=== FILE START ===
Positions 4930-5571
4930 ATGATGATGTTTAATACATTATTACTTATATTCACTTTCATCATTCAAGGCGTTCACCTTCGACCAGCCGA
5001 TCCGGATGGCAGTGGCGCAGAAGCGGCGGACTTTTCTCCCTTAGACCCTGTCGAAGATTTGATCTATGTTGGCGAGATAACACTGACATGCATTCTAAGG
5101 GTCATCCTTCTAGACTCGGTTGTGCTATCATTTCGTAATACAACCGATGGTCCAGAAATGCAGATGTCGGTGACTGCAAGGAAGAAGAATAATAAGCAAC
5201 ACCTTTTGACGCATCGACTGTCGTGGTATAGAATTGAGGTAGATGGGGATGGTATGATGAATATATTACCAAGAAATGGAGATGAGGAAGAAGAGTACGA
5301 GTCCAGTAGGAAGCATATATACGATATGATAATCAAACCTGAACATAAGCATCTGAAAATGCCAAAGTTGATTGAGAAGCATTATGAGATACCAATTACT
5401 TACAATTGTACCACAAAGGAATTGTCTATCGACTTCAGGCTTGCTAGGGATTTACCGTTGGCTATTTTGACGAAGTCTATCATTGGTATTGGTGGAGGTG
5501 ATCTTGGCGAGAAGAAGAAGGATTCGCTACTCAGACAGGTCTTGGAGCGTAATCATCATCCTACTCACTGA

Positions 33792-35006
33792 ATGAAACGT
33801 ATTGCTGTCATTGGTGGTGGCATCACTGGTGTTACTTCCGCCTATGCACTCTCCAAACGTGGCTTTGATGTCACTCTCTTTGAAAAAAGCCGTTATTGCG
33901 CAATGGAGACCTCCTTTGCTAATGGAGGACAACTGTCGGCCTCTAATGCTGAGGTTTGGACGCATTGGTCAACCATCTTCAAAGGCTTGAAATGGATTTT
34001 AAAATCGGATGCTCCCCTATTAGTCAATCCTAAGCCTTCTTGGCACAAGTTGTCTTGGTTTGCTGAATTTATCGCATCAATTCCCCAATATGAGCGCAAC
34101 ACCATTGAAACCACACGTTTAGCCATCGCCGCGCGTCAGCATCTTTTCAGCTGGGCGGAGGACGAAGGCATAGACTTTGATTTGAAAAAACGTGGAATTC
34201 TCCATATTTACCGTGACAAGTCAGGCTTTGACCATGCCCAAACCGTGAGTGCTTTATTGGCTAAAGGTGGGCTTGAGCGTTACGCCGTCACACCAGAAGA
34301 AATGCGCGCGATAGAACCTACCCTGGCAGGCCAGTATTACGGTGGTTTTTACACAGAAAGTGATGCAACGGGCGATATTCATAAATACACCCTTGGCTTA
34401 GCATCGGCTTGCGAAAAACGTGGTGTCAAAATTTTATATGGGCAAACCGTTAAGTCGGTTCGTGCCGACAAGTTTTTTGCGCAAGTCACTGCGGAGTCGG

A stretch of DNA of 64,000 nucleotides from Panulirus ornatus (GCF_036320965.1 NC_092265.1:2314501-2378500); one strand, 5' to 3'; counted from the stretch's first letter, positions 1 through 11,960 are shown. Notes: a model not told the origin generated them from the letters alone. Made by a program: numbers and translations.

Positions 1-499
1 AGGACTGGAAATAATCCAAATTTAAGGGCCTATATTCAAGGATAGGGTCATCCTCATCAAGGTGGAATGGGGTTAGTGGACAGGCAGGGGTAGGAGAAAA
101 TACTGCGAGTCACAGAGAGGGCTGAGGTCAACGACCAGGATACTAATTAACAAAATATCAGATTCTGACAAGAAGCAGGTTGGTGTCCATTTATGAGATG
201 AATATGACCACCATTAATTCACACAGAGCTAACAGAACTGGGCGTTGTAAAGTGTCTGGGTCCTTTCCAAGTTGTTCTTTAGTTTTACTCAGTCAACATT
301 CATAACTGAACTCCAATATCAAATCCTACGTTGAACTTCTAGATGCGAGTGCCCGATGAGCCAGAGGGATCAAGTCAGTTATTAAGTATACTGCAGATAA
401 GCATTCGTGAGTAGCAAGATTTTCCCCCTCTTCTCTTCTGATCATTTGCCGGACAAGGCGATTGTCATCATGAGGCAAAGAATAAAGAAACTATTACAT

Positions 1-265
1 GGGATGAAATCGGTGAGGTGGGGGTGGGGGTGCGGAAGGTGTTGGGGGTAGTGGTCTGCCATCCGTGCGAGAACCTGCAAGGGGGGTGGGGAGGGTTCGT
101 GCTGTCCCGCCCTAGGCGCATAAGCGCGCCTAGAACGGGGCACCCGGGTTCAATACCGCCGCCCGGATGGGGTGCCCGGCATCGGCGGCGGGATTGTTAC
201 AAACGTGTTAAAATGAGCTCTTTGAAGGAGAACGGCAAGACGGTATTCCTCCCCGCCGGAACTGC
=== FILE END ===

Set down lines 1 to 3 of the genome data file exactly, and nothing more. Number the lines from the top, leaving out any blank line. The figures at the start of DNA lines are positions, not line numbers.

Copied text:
Positions 4930-5571
4930 ATGATGATGTTTAATACATTATTACTTATATTCACTTTCATCATTCAAGGCGTTCACCTTCGACCAGCCGA
5001 TCCGGATGGCAGTGGCGCAGAAGCGGCGGACTTTTCTCCCTTAGACCCTGTCGAAGATTTGATCTATGTTGGCGAGATAACACTGACATGCATTCTAAGG